A Pennsylvania organization that helps develop affordable housing
learned a painful lesson about the hazards of online banking using the
Windows operating system when a notorious trojan siphoned almost
$480,000 from its account.
....While circumstances are different in each case, they all point to a
single point of failure: Each theft relied on the successful
compromise of a Windows-based system....
To be clear, that's malware that ran only on Windows....
But if you insist on making online payments and transfers, the best
decision you can make is to stop using Windows to make those
transactions. Even if you're careful, software vulnerabilities these
days are simply too numerous and the malware too sophisticated for
anyone to know with a reasonable amount of certainty that their
machines aren't compromised.
True, there's no way to know your Mac or Linux machine isn't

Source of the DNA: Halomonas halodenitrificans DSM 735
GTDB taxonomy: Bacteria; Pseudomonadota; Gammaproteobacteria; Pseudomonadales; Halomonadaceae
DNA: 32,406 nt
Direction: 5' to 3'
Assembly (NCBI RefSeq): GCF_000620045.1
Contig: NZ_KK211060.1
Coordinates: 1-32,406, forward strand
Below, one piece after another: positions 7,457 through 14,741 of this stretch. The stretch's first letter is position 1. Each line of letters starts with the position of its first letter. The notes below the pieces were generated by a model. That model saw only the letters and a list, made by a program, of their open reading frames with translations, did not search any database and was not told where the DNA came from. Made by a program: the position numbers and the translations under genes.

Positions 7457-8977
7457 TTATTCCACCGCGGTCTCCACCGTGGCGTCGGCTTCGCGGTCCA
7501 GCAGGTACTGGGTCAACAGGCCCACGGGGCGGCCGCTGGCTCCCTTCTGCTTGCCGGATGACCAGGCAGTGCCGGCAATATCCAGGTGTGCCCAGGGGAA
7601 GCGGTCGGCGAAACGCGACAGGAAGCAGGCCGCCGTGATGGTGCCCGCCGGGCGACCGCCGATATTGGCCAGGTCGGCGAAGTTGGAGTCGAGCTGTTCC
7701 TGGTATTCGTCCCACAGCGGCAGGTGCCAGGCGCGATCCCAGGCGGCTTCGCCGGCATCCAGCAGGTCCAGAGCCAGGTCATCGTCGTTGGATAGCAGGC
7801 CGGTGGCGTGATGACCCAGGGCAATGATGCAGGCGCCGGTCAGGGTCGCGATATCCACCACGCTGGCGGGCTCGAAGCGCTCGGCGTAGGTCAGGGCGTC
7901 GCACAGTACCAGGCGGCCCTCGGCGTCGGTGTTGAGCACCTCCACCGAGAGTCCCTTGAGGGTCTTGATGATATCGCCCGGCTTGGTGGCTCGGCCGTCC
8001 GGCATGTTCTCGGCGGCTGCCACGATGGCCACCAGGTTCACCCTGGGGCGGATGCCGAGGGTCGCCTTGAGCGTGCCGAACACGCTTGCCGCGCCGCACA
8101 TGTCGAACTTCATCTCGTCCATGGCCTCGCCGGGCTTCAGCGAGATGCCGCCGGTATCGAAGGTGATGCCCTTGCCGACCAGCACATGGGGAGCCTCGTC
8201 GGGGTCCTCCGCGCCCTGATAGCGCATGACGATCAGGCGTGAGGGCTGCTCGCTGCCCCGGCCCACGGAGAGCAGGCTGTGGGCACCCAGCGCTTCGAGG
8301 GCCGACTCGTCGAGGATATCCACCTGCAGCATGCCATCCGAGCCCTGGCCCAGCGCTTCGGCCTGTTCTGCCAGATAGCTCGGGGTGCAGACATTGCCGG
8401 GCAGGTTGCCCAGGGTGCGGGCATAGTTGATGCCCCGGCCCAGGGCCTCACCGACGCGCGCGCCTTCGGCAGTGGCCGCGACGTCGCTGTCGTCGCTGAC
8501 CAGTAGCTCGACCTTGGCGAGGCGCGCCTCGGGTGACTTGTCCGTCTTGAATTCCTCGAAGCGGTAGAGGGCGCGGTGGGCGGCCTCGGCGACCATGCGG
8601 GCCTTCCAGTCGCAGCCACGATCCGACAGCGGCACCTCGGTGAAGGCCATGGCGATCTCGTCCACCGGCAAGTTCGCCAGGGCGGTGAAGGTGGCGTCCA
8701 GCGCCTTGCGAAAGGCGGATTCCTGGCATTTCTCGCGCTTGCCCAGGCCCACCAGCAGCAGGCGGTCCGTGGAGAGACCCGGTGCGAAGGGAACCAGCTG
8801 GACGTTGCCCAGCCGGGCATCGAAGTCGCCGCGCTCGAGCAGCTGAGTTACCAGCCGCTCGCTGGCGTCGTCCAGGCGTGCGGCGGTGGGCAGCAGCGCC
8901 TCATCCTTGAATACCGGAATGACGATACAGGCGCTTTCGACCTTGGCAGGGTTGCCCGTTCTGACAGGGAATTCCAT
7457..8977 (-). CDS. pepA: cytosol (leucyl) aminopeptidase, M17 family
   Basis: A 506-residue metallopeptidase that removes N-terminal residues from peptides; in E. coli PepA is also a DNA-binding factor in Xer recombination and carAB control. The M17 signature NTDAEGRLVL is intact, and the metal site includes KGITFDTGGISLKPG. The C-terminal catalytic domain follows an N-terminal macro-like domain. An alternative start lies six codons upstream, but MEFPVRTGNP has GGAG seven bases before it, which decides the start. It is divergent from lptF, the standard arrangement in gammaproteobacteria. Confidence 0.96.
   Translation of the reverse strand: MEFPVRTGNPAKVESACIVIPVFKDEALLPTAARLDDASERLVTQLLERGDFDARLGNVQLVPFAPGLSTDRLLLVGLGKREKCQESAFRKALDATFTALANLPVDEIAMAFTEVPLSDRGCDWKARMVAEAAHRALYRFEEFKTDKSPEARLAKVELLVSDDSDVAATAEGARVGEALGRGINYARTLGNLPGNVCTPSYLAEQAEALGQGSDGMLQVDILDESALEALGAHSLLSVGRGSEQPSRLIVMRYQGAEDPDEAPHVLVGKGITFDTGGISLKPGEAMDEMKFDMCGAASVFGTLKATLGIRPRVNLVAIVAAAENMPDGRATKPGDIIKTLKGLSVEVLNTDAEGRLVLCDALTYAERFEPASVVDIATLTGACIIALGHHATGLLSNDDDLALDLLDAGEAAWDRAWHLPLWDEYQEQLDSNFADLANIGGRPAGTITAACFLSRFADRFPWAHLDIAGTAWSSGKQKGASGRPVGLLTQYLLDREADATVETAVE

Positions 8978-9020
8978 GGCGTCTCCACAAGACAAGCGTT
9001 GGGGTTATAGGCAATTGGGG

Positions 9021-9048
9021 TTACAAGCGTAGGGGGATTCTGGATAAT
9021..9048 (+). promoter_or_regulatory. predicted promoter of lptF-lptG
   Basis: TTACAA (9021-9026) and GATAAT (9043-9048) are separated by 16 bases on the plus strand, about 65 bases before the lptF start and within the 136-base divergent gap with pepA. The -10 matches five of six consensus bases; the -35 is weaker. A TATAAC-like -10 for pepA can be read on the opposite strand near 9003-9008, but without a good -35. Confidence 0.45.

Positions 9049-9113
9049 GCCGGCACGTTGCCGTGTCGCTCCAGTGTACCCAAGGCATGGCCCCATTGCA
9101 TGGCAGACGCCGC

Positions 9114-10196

compromised, either. But so far, there are few if any reports of
banking trojans that attack those systems. (And yes, as Apple's market
share continues to rise, it's likely OS X will be targeted. We can
cross that bridge when we get to it.)
But in this age of free Live CD boot disks, there's no good reason for
anyone to continue using Windows-based machines to access sensitive
financial sites. Just ask the folks at Cumberland's redevelopment
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